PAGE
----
Now in its fourth year, the AOL Foundation’s Interactive Education Initiative program provides teams of educators with seed money to develop and implement hands-on projects that integrate technology into the K-12 environment. In each of its first three years, the foundation made 50 to 60 grants, and a similar number likely will be made this year. The AOL Foundation seeks to support collaborative projects, especially those that create a network of educators across the country who will work in tandem. Projects for children in underserved communities receive priority consideration. Grants of up to $7,500 will be made, and the foundation is more generous than many grantors in its guidelines for how funds can be used, including computer equipment and peripherals directly related to the project; educator training (and related travel to training); student transportation; and the purchase of “release time” for teachers to work during school hours. America Online, through volunteer staff time or online assistance, also provides support services, as needed.

Deadline: Jan. 18

Toyota TAPESTRY Grants

The 2001 Toyota TAPESTRY program, sponsored by Toyota Motor Sales and administered by the National Science Teachers Association, will award 50 grants of up to $10,000 each to K-12 science teachers. Interested teachers should propose innovative science projects that can be implemented in their school or school district over a one-year period. Winning projects must demonstrate creativity, involve risk-taking, possess a visionary quality, and model a novel way of presenting science. Successful grant-winning projects, such as a mobile observatory to study light pollution and an interactive paleontology lab, often include the use of technology.

Deadline: Jan. 18

Contact: (800) 807-9852



National Leadership Grants for Libraries

These wide-ranging grants from the federal Institute of Museum & Library Services assist libraries in serving their communities more effectively through the creative use of new resources such as the internet and digital imaging. The program provides grants of $15,000 to $500,000, with cost-sharing required on all projects except research projects. About 15 grants will be made in the following categories: (1) education and training; (2) research and demonstration; (3) preservation or digitization; and (4) museum-library collaboration. Competition is open to all libraries and library systems, including school libraries. In fiscal year 2000—the program’s first since it was reorganized to reflect new national priorities—several projects that received significant funding targeted K-12 children. For example, the Detroit Public Schools and the Maryland Department of Education received more than $163,000 and $246,000, respectively, to reopen school libraries and recruit and train school library media specialists. The St. Louis Public Library received more than $219,000 for a two-year demonstration project that will evaluate whether the digital divide can be reduced effectively for school-age children by the presence of computers in public libraries. Note: Applications are quite extensive (typically more than 20 pages) and should not be started just before the deadline.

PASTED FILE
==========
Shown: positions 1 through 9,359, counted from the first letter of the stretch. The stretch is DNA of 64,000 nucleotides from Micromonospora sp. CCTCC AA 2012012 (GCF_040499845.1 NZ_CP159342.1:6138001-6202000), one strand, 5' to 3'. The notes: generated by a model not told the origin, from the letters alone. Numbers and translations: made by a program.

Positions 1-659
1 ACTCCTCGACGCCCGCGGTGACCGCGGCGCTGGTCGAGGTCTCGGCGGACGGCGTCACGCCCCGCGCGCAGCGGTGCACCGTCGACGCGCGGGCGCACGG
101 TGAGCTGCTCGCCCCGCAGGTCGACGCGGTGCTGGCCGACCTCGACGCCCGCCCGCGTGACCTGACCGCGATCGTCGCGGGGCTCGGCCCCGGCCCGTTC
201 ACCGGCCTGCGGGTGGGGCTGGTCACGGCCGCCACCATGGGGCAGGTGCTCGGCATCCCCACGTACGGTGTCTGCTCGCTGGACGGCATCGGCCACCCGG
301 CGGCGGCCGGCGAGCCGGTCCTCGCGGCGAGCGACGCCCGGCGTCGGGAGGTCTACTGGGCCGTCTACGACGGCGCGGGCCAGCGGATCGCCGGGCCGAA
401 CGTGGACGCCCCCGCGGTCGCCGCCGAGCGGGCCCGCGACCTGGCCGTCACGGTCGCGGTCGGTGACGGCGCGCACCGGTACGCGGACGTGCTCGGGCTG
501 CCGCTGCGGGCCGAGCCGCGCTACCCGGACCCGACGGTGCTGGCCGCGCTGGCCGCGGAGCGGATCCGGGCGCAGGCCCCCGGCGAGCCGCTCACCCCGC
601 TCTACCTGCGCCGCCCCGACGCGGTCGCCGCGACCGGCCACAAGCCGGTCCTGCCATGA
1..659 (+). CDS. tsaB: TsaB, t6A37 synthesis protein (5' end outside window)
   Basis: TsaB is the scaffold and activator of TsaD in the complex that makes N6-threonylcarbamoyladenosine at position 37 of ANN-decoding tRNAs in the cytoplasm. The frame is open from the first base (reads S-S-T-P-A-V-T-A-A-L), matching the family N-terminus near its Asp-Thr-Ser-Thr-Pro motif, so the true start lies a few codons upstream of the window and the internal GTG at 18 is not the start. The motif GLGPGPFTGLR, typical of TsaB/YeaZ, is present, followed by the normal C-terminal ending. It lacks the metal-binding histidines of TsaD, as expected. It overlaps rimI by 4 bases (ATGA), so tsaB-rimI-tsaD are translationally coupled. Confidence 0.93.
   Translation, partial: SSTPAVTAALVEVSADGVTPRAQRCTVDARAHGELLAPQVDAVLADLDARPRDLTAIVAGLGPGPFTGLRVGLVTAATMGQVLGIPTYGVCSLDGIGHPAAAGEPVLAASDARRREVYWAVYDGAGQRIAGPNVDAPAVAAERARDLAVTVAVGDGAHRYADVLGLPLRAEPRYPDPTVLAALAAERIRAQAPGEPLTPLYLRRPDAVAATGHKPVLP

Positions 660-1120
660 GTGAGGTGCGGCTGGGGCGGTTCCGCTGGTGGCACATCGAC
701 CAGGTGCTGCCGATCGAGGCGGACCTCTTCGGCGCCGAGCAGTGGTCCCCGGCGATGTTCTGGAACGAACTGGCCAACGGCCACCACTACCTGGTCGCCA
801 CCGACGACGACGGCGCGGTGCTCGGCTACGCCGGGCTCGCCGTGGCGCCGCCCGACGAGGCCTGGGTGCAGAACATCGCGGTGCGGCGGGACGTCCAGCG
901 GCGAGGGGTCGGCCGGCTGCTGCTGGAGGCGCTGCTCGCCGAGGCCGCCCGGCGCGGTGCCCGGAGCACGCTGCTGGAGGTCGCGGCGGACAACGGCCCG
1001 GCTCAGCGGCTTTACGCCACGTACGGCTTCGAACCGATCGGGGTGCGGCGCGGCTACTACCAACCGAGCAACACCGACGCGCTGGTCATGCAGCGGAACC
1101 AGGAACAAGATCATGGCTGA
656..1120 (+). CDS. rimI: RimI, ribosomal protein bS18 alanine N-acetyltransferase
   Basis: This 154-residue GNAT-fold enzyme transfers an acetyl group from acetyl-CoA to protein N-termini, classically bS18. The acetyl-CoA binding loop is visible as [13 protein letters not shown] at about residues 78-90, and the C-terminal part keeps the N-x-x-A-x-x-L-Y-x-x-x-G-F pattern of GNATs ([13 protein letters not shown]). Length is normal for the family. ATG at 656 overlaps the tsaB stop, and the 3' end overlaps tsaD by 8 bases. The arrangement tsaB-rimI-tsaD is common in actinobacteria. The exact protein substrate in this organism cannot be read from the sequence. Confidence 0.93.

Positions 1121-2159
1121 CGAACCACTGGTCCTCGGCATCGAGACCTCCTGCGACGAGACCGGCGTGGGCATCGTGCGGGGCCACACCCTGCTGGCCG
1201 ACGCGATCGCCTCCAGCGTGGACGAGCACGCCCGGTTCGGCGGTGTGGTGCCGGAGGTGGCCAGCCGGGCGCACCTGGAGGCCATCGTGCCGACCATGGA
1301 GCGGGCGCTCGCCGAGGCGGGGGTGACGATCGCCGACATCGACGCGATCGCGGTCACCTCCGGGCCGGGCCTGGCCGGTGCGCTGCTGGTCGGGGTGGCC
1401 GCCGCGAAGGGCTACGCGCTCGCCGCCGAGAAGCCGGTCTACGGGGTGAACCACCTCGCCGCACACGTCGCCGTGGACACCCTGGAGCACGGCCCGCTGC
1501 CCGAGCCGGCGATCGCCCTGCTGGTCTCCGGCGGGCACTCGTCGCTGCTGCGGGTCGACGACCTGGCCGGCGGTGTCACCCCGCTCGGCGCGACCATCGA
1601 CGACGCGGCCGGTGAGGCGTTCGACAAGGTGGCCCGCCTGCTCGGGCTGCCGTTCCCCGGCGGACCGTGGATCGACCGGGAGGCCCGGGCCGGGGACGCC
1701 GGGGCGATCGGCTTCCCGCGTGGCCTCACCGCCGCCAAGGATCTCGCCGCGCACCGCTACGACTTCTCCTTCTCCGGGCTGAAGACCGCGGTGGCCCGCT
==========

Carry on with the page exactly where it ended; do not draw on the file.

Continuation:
Deadline: Feb. 1 (except for museum-library collaboration grants, which are due April 1)

Contact: Jeanne McConnell at (202) 606-5389. lib_nlgl.asp#appl


Reading Excellence Program

This ED program funds three-year projects that seek to meet the goals set out by Congress in the 1998 Reading Excellence Act: (1) ensuring that children are ready to learn to read when they enter school, and (2) providing necessary support for children who are falling behind on the national standard for reading proficiency by the end of the third grade. In particular, the program funds training programs to improve teachers’ skills in teaching reading. Computer-based, in-class reading aids for children can be purchased with funds received, but these purchases must not be the primary use of the funds. State education agencies apply for the awards, then provide the funds to local education agencies to implement projects at the school or district level. In FY 2001, ED anticipates making 17 new awards of $2 million to $35 million each.

Deadline: Feb. 2

Contact: Nancy Rhett at (202) 260-8228.


Community Technology Centers

Sponsored by ED, these grants establish or expand community technology centers in economically distressed urban and rural areas. The centers are intended to provide access to technology and promote the use of technology among all populations in underserved areas, and often they are located in K-12 school districts. Several districts have used these funds to purchase computers and related equipment, connect these computers to the internet, and maintain online connections in order to support community centers, which are open to the public in the evenings and on weekends. Local education agencies, consortia of nonprofit groups, and state education agencies are eligible to apply for the grants. ED estimates that 80 to 100 awards will be given in this cycle, averaging $200,000 to $250,000 each.

Deadline: Feb. 16

Contact: Community Technology Centers team at (202) 205-8270.


Inspired Teacher Scholarships

for Visual Learning

Inspiration Software has announced its third annual round of scholarships designed for educators who champion visual learning in the classroom. Scholarships of $500 will be awarded to 20 public or private K-12 school educators who use the company’s Inspiration concept mapping software, up from 10 in each of the two previous years. The funds are intended to support ongoing professional development in educational technology and to champion the inclusion of visual learning methods in the classroom. Recipients are compensated for attending a conference, graduate course, or training event where visual learning is highlighted.

Deadline: March 1